Alcohol can be an addictive and harmful drug, and as a pharmacist, I believe alcoholic drinks should be more stringently labelled with dosage instructions, based on a consumer’s weight and gender, just as most pharmaceutical drugs are. In relation to alcoholic drinks, the only effort that has been made thus far to regulate the recommended dosage of alcohol, has been the “standard drinks” model recommended by WHO. Surprisingly, the standard drinks model has only been adopted by 11 countries, and even these don’t agree on one single definition. A drinks calculator App may provide an answer to this issue.
A standard drink in Australia is any drink containing 10 grams of pure alcohol.
A standard drink in the USA, is any drink containing 14 grams of pure alcohol.
A standard drink in the UK, is any drink containing 8 grams of pure alcohol.
Keeping track of the amount of alcohol you have consumed can be difficult. The most common way to achieve this is to express the amount of pure alcohol in a drinks as “units of alcohol” or “standard drinks,” depending on where you live.
The recommended number of standard drinks consumption per day and per week differs for men and women according to the WHO Global Status Report on Alcohol and Health (2014).
Our innovative Recoverthol App has been designed to address these issues. The features of this app include: time to sober, a standard drinks calculator and tracker based on where you live; interactive messaging system; and a dosage reminder for our product which promotes safe drinking. The most advanced function of the App is an “if you do, if you don’t” feature, that allows the user see what may happen before they choose to have another drink. By knowing this information in advance, the consumer may wait a while, or choose a lighter drink option.
A breathalyser can not give the user information in advance about how much alcohol is in different drinks or how long it will it take to be cleared based on weight and gender. Breathalysers are used after drinking. The Recoverthol App can be used before having a drink. The aim is to inform the user about what their level of drinking is before they decide to take their next drink, and to discourage consumers from drinking too much if they have already had too much. The Recoverthol App does not provide an accurate measure of your blood alcohol level. Your need a breathalyser to measure your BAC after drinking. You can, however, predict or estimate BAC by using by using a pharmacokinetic equation (i.e. Widmark equation).
In a recent scientific study, it was revealed that 89% of BAC apps evaluated, over-estimated the BAC level when compared to calibrated Breathalyser data (Weaver et al., 2013). In addition, BAC apps that collected a greater amount of data (e.g., gender, weight, number of drinks and hours of drinking) showed greater accuracy. Given the absence of such an app on the current market that can provide the user with information before drinking, Recoverthol App was designed using the Widmark equation to compare the effect of different drinks (not to measure BAC).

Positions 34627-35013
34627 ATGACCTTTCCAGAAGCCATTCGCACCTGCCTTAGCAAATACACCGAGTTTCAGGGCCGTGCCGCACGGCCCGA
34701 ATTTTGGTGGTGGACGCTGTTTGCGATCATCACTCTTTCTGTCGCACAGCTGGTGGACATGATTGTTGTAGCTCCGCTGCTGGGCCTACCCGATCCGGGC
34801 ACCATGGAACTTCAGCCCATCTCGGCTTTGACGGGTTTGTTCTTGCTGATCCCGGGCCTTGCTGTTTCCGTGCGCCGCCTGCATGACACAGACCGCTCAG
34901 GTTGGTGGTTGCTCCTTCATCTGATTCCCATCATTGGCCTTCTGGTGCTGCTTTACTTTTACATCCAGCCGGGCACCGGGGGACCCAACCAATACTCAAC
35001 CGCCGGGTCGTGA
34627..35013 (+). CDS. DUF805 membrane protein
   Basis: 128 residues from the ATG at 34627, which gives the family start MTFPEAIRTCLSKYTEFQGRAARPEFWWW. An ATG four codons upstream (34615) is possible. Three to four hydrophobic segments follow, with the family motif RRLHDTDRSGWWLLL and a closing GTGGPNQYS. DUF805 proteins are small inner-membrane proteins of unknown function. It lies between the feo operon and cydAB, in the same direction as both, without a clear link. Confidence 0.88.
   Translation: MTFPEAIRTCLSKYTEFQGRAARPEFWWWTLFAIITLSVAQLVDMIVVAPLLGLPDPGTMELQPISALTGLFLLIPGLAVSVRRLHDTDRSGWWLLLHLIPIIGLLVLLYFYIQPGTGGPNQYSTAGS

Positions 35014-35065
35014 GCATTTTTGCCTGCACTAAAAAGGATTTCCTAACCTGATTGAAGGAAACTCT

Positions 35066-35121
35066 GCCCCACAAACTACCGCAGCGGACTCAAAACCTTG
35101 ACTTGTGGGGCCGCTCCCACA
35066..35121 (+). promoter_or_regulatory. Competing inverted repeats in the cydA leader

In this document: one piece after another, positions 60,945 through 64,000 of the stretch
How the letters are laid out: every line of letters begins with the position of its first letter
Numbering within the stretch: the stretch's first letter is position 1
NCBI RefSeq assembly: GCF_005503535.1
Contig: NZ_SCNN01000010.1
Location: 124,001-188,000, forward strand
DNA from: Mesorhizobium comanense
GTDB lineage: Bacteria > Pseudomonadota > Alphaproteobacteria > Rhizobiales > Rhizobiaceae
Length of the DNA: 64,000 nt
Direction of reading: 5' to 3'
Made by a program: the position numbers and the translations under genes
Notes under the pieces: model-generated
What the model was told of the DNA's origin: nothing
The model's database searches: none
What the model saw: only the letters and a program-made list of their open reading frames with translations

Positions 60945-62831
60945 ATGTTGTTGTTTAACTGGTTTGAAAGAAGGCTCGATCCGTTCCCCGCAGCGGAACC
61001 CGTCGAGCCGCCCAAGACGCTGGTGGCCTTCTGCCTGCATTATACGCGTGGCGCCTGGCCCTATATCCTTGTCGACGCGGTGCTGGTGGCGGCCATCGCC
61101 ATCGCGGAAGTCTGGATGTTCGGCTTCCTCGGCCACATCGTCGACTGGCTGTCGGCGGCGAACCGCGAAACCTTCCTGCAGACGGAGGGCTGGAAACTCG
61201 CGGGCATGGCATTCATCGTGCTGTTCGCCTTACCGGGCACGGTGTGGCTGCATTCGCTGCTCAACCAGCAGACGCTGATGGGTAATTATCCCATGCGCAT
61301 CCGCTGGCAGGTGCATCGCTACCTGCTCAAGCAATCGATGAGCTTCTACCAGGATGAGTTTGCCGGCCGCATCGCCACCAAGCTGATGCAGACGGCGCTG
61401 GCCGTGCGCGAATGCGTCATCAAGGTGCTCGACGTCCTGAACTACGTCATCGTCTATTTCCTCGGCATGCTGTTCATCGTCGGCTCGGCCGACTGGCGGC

Despite their evident weaknesses, incorporating this type of pharmacokinetic equation within the app will provide users with estimates of blood alcohol levels associated with different types of drinks, and an estimate of how long it will take for that amount of alcohol to be metabolised to 0, based on gender and weight differences. These values can be obtained by users prior to deciding what drink they will have and when, and on the basis of this knowledge, choose not to drink a beverage with higher alcohol content, or to allow longer time between drinks in order to allow their BAC to decrease. As mentioned above, BAC apps using equations tend to over estimate the BAC levels when compared to calibrated Breathalyser data (Weaver et al., 2013), so we are safeguarded against under rating BAC levels to some extent.
We believe the Recoverthol App will fill a market niche for applications that provide longer-term benefits to users before and whilst drinking, that no other App on the market currently provides. These benefits have been highlighted as areas of interest in focus groups studies identifying a need for Apps that promote self-care whilst drinking. For example, providing notifications to keep drinking water, stop drinking over the recommended standard unit of alcohol consumption per day, or to eat something to avoid a hangover the next day (Weaver et al, 2013).
Recent use of this App amongst our testing group had shown that immediately following the use of this App, users became more cautious of their drinking habits and on many occasions have said that they would drink less (“wow, it takes 6 hours to process 2 glasses of wine”).
We have intentionally incorporated an interactive messaging system into our App that lets the user know if they are drinking too fast, or exceeding the recommended daily intake of alcohol based on WHO reports. The intended use of this app was not to provide a means of measuring BAC, but to provide a means of tracking alcohol consumption based on the types of drinks consumed over time, and the amount of time it would take for those drinks to be fully metabolised by the body. This information can provide consumers with valuable information about when to stop drinking in order to be sober for work the next morning. This feature was exclusively requested by the National Centre for Education and Training on Addiction (NCETA).
I believe that this App will actually encourage people to reduce the amount of alcohol they are drinking. Without some form of estimate, based on weight and gender, consumers are flying blind when drinking alcohol.
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